The majority of papers included in the present review were single-group and retrospective in nature and, as Volovici and colleagues state, “single-group studies lack a critical benchmark, in that the results obtained cannot be reflected against the results of current standard clinical practice, which makes any claim of safety, effectiveness or durability weak, or unjustifiable”.

Touching on the US Food and Drug Administration’s (FDA) 510(k) clearance protocol, the authors add that, while this process accelerates innovation, “there is evidence to suggest that the […] process is less robust and may lead to more recalls”, as compared to device approvals based on high-level evidence from clinical trials. They further claim that the scientific literature backing this process “may be methodologically less sound and sometimes even lacking”.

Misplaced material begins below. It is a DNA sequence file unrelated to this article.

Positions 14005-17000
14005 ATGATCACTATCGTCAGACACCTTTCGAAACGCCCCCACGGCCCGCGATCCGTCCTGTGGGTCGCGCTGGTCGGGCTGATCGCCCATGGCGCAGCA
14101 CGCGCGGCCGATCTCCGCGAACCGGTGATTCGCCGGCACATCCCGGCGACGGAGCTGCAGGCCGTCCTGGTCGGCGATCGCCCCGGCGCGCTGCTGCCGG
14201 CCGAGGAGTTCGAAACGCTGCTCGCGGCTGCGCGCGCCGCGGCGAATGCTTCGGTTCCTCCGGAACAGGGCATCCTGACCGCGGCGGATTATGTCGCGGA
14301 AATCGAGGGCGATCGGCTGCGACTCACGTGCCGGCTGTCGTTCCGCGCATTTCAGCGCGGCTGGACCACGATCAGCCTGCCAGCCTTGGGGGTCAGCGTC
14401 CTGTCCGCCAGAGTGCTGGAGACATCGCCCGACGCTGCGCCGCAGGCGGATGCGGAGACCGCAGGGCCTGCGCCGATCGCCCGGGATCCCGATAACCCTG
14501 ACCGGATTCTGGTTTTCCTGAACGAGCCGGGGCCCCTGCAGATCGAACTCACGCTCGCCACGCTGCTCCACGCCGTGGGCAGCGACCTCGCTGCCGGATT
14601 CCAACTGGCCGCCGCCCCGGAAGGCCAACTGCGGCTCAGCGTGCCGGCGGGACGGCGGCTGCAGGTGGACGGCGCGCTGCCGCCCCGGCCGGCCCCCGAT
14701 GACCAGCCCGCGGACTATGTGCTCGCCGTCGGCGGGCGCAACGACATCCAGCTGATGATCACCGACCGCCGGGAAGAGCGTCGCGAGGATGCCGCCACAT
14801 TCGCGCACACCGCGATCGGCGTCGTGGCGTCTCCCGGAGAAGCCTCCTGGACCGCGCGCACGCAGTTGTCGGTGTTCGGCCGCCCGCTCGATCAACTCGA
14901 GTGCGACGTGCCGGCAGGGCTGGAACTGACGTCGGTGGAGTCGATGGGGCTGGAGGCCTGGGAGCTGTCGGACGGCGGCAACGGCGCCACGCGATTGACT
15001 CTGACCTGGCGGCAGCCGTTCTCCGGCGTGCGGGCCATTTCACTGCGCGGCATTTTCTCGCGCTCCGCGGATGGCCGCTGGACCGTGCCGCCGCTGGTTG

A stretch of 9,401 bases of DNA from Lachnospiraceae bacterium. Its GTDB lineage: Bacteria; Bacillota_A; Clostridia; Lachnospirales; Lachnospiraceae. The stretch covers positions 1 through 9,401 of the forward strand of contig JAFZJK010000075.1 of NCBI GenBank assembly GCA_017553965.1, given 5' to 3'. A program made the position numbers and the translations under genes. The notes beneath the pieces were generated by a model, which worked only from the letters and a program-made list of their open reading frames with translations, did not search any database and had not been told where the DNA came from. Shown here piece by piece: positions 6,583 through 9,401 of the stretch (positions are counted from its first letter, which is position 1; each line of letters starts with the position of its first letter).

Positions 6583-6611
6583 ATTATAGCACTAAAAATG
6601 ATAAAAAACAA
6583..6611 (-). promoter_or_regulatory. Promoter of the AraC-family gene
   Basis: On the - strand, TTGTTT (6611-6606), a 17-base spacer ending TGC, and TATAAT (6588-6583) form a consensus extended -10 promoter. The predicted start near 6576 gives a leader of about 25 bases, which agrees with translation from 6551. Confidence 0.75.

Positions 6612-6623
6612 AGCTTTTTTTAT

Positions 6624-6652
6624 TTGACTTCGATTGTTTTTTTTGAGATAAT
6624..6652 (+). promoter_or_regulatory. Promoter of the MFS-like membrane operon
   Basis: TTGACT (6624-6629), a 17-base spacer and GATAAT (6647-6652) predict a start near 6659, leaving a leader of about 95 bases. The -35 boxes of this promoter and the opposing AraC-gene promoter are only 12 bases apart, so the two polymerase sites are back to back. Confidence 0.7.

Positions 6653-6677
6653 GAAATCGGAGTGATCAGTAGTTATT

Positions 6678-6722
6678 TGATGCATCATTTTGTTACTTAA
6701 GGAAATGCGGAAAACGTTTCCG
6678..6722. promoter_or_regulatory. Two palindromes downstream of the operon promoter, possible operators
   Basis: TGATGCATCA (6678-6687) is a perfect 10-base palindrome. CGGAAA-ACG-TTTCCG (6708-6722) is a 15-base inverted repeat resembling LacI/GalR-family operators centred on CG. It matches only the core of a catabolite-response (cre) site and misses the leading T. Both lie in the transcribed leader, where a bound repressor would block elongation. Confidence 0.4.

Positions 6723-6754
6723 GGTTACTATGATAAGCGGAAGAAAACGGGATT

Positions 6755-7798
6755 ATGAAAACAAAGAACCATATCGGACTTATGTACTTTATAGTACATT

“A thorough, critical evaluation of the evidence used to back the FDA approval of these devices is necessary,” Volovici and colleagues state. “In our view, the current literature reflects a failure of the peer-review process. In a field with a very high level of technological advance, and with techniques that all carry a certain morbidity and mortality risk, reviewers and editors should be critical and hesitant to accept manuscripts with poor methods and reporting, and make sure that conclusions are supported by study results.”